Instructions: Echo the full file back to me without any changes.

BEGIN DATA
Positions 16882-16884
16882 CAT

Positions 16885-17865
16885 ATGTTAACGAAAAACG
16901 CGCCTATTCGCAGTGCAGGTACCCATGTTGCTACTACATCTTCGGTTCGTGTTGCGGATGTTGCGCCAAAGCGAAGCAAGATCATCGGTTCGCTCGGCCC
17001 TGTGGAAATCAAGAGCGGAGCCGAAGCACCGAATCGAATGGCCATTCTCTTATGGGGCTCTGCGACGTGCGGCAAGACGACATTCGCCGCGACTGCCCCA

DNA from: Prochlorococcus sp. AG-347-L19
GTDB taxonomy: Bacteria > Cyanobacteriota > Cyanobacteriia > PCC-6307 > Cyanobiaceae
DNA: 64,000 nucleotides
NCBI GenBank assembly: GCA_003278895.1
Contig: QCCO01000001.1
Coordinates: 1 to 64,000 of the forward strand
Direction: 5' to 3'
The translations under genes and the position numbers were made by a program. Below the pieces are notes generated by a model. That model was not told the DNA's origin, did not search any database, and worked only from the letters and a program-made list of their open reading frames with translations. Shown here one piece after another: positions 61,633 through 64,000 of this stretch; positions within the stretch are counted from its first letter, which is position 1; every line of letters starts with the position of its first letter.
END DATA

Positions 16882-16884
16882 CAT

Positions 16885-17865
16885 ATGTTAACGAAAAACG
16901 CGCCTATTCGCAGTGCAGGTACCCATGTTGCTACTACATCTTCGGTTCGTGTTGCGGATGTTGCGCCAAAGCGAAGCAAGATCATCGGTTCGCTCGGCCC
17001 TGTGGAAATCAAGAGCGGAGCCGAAGCACCGAATCGAATGGCCATTCTCTTATGGGGCTCTGCGACGTGCGGCAAGACGACATTCGCCGCGACTGCCCCA

DNA from: Prochlorococcus sp. AG-347-L19
GTDB taxonomy: Bacteria > Cyanobacteriota > Cyanobacteriia > PCC-6307 > Cyanobiaceae
DNA: 64,000 nucleotides
NCBI GenBank assembly: GCA_003278895.1
Contig: QCCO01000001.1
Coordinates: 1 to 64,000 of the forward strand
Direction: 5' to 3'
The translations under genes and the position numbers were made by a program. Below the pieces are notes generated by a model. That model was not told the DNA's origin, did not search any database, and worked only from the letters and a program-made list of their open reading frames with translations. Shown here one piece after another: positions 61,633 through 64,000 of this stretch; positions within the stretch are counted from its first letter, which is position 1; every line of letters starts with the position of its first letter.